In the IT-Software domain, all work begins with thoughtful planning over the product in making. At the onset, important facts and figures like current competition, market potential, target customer base, product features, unique selling points, conversion ratio, etc. are analyzed, compared and selectively chosen so that any gaps in the current potential can be covered and the product stands out.
The brain behind, thinking it all carefully, planning it precisely, and articulating it elaborately has to do it from primarily two different perspectives – the client (product sponsor) and the customer (product consumer). A person who can ruminate and write sane is required. Designers or developers cannot be introduced at this stage, and a tester just isn’t sufficient. Hence arrives a BA to set the fire ablaze.
Kicking off with the stage where the product life-cycle is planned – process flows, product functionality, user personas, use cases, testing scenarios, UI/UX best practices, customer onboarding, and a host of other software modeling topics are thought out and documented. It all begins with having a set of requirements, explaining them in detail and exploding in granular tidbits which have to make complete sense to each of the intended audience – promoters, the client, developers, designers, testers, UAT members, and everyone else.
Key Performance Indicators (KPIs) for Business Analysts
A Business Analyst starts at elaborating what the client wants and ends at trying to get it delivered. For everything in between, it all builds up a pile-full of various artifacts describing and detailing out the product that is waiting to go in the making – BRD, FRS/SRS, RTM/WBS, mock-ups, wireframes, test plans, epics/ stories/ tasks, etc.
And then gears start rolling; the BA teams up with members to carefully explain the product in every possible detail, getting mock-ups out in shape with designers, aligning with developers for logics and prototypes before bits and bytes of functionality, and sessions with testers over what is to be ticked vs crossed.
Shortly when outputs start rolling out, the BA takes care that the client dry-runs all this piece-meal as they always need to (and when they need not, they should) know what is happening from time to time – milestone to milestone.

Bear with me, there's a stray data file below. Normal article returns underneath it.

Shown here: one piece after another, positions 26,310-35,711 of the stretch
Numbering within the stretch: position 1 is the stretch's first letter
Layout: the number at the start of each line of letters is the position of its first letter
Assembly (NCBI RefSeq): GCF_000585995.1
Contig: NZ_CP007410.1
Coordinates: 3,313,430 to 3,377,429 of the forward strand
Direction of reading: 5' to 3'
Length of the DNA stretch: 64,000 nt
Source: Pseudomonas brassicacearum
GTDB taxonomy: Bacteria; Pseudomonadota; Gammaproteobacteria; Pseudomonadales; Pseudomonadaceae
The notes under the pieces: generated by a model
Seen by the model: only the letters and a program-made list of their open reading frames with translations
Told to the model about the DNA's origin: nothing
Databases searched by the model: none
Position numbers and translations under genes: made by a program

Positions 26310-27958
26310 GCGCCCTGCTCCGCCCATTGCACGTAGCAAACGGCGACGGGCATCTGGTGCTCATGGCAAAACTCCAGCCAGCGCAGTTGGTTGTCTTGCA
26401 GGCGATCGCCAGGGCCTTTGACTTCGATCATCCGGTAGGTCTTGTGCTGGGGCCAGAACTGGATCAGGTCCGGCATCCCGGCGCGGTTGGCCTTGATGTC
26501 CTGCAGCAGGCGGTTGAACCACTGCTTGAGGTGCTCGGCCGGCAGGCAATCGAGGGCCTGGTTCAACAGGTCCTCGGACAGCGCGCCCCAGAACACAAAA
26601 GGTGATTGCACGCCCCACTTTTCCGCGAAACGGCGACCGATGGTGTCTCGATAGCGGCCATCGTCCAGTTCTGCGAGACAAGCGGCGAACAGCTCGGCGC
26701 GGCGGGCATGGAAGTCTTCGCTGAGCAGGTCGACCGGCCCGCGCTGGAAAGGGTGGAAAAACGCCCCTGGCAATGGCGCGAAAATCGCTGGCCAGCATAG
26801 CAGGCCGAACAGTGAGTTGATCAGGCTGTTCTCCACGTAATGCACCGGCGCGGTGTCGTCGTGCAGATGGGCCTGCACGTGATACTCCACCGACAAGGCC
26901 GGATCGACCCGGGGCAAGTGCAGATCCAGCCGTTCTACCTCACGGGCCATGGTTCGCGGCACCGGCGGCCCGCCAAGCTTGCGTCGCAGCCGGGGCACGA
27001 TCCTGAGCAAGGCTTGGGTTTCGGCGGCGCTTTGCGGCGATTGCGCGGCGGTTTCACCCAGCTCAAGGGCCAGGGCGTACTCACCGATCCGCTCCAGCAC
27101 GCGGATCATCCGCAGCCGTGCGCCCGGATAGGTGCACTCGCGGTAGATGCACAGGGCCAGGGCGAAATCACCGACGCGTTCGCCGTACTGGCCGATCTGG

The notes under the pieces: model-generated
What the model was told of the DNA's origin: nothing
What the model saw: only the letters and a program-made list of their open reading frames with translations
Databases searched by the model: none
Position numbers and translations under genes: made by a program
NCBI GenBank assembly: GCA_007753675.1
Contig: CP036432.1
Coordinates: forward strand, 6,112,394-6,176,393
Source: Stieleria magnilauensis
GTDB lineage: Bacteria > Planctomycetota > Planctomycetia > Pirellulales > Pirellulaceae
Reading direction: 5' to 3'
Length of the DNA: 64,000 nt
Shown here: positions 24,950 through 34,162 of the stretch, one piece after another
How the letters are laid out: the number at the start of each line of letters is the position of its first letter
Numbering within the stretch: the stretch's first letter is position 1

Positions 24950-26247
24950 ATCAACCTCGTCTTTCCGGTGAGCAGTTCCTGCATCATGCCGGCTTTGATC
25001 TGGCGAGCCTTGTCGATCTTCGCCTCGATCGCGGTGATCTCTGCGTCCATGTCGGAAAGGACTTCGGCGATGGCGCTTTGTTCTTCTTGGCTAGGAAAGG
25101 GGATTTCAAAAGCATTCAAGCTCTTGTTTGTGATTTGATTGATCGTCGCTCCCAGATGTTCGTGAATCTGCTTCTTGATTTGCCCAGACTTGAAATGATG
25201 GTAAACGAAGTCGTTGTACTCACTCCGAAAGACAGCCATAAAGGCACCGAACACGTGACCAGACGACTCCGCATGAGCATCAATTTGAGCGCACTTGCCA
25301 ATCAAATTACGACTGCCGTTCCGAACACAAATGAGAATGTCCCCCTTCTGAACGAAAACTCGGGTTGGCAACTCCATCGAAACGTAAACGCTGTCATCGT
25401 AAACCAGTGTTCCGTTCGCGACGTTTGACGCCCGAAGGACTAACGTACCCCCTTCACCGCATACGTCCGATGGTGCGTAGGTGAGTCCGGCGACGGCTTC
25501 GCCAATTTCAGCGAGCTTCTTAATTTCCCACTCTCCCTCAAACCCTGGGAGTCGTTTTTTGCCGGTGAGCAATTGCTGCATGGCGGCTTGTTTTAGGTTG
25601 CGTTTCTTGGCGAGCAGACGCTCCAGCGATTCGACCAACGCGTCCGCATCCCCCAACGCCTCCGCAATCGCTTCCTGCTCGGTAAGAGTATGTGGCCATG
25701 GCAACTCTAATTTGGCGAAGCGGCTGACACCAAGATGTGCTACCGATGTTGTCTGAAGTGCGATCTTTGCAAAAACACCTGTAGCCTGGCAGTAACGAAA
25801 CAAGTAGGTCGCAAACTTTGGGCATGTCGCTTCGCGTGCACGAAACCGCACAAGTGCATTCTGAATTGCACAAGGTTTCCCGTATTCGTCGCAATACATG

At every iteration, the BA refers to the heavy set of documents, page-by-page and gives a demo on the outcome, co-testing it with how the client envisaged (well, initially). To avoid going astray and identifying early derailing on a smaller piece of the product rather than wait for the last mile U-turn on a full-throttle, the BA carefully scales between what was required and what is being delivered – with clear-cut exceptions and right expectations, every time.
Additional work requirements and change in preferences start creeping now that the client starts understanding. Re-work amidst those short-burst deliveries end up having to further analyze, document and plan the product. And who else than BA could be the best person to do it all with all the handy details from the back of their mind.
After numerous cycles of stop-change-restart on those gears, the ultimate dawn breaks and the product goes live, wide in the open. Staff training, how-to guides, product KB, etc. come to the front foot. The BA transfers all product know-how, it’s all at the top of their mind, after all.
And because BA has to write it all, communicate with the client, and deliver presentations/demos, they need to be a second-in-Shakespeare with their language skills; and a writer, of course.
So much for a BA to try taking over the world.. and all their world is – a happy, smiling client.